Don't be fooled. Inside this thin coating of sweetness is a fiery core of total insanity.

Tuesday, April 19, 2011

The Bloedel Reserve

This past weekend I went to the Bloedel Reserve for a plant sale, and got to see the marvelous garden for free. The Reserve is a 150-acre public garden on Bainbridge Island where you can walk through natural woodlands and formal garden spaces, including a Japanese garden and a moss garden. You can also take a look inside the Bloedel's former estate home.

Pool and willow tree in front of the estate home

We arrived at about 11:00 a.m., parked, and then I shopped the sale, while my husband sat inside the home in the library, reading his Kindle. When I was finished shopping, I went for a long walk around the gardens on my own, while my husband waited at the car, reading.

There were lots of large clumps of sword ferns, all cut back to show the new growth.

The path went through a stand of birch trees.
I passed several silk tassel trees (Garrya elliptica), a Pacific Northwest native. It's a small, ungainly tree, but the flowers are unique and impressive.

It's on my wish list.
Everywhere I looked there were the most interesting shapes and textures in the trees.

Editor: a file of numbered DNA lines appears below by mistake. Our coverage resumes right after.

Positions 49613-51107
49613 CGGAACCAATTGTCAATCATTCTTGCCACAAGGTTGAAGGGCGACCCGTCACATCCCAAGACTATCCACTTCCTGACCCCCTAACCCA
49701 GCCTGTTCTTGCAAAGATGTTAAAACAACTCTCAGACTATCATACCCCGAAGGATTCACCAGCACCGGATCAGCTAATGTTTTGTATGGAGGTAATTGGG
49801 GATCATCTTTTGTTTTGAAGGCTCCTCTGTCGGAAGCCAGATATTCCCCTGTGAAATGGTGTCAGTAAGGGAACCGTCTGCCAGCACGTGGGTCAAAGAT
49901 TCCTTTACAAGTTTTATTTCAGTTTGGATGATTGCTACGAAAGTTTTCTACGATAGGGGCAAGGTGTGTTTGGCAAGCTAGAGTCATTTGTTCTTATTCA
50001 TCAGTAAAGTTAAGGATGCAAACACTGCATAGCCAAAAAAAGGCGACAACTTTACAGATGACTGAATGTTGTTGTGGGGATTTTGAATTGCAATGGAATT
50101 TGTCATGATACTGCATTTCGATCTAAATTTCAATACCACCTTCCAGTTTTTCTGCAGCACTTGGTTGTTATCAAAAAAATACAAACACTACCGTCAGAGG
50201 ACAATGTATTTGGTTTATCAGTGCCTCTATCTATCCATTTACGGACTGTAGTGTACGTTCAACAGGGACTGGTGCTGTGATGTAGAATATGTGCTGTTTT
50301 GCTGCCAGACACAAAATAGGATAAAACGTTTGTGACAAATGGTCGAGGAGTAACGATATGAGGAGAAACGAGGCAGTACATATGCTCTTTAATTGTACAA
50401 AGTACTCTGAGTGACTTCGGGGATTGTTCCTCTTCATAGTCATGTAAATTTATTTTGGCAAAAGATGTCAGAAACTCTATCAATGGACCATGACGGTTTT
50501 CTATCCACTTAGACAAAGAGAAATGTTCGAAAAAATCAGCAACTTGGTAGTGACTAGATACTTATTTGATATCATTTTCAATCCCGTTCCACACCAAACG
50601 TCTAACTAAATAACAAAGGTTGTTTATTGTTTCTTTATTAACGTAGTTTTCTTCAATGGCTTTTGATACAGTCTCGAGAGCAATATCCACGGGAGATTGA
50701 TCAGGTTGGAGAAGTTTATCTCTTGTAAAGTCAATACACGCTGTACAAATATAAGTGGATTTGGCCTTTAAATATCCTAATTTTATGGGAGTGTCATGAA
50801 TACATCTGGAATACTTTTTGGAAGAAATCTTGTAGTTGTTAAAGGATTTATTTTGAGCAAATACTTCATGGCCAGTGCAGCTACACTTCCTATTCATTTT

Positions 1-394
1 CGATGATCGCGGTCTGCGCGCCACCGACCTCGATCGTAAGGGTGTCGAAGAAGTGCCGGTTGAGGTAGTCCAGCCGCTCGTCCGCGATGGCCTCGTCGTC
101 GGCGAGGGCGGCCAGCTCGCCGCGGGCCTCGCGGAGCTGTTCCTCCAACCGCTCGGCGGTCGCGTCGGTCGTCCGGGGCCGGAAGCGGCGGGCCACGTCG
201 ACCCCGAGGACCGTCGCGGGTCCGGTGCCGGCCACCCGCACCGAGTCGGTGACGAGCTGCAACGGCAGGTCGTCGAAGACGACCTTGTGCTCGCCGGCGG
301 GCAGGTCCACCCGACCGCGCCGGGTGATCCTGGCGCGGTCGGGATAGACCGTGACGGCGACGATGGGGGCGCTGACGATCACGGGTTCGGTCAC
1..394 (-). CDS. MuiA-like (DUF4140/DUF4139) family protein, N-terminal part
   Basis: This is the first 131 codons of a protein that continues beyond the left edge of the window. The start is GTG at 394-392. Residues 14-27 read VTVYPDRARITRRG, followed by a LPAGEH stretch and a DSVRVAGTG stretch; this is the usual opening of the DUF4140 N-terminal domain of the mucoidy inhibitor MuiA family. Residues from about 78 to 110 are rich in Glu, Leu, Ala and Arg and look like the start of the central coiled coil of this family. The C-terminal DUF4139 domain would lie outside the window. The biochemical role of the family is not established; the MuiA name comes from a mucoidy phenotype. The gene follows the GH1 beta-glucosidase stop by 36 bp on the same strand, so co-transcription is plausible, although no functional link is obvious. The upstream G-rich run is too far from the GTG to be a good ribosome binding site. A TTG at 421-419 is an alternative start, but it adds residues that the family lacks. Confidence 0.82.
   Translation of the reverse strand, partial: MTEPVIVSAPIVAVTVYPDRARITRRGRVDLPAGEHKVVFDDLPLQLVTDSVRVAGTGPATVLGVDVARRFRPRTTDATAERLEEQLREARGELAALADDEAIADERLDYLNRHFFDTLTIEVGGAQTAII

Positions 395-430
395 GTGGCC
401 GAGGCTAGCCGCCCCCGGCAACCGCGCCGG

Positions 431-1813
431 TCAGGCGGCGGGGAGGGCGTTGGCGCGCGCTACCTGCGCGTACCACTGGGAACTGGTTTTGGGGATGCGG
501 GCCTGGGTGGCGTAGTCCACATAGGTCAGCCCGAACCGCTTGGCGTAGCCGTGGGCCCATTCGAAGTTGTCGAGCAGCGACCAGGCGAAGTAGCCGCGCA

Or old, dead stumps that had been taken over by other forms of life.

This many-eyed stump kind of gave me the creeps.

A little further along,  a pool of water formed by the stream flowing through the woodland.

The most amazing, huge Trilliums growing beside the pool.

More dancing fern fronds

A large patch of trout lilies

A mottled ginger (I think)

A little further along, a fallen log, covered with ferns and surrounded by skunk cabbage.

After the woodland garden came the Japanese garden, but I don't have any pictures to share (they're just not my thing)
But the moss garden followed, an amazing, large garden with moss covering everything, like lawn.

As I headed back to the car, I passed this robin doing the "Run and Toss" dance, looking for food under the moss.

These few pictures just do not do justice to this amazing garden. I took almost 150 photos, and I didn't even see all of it!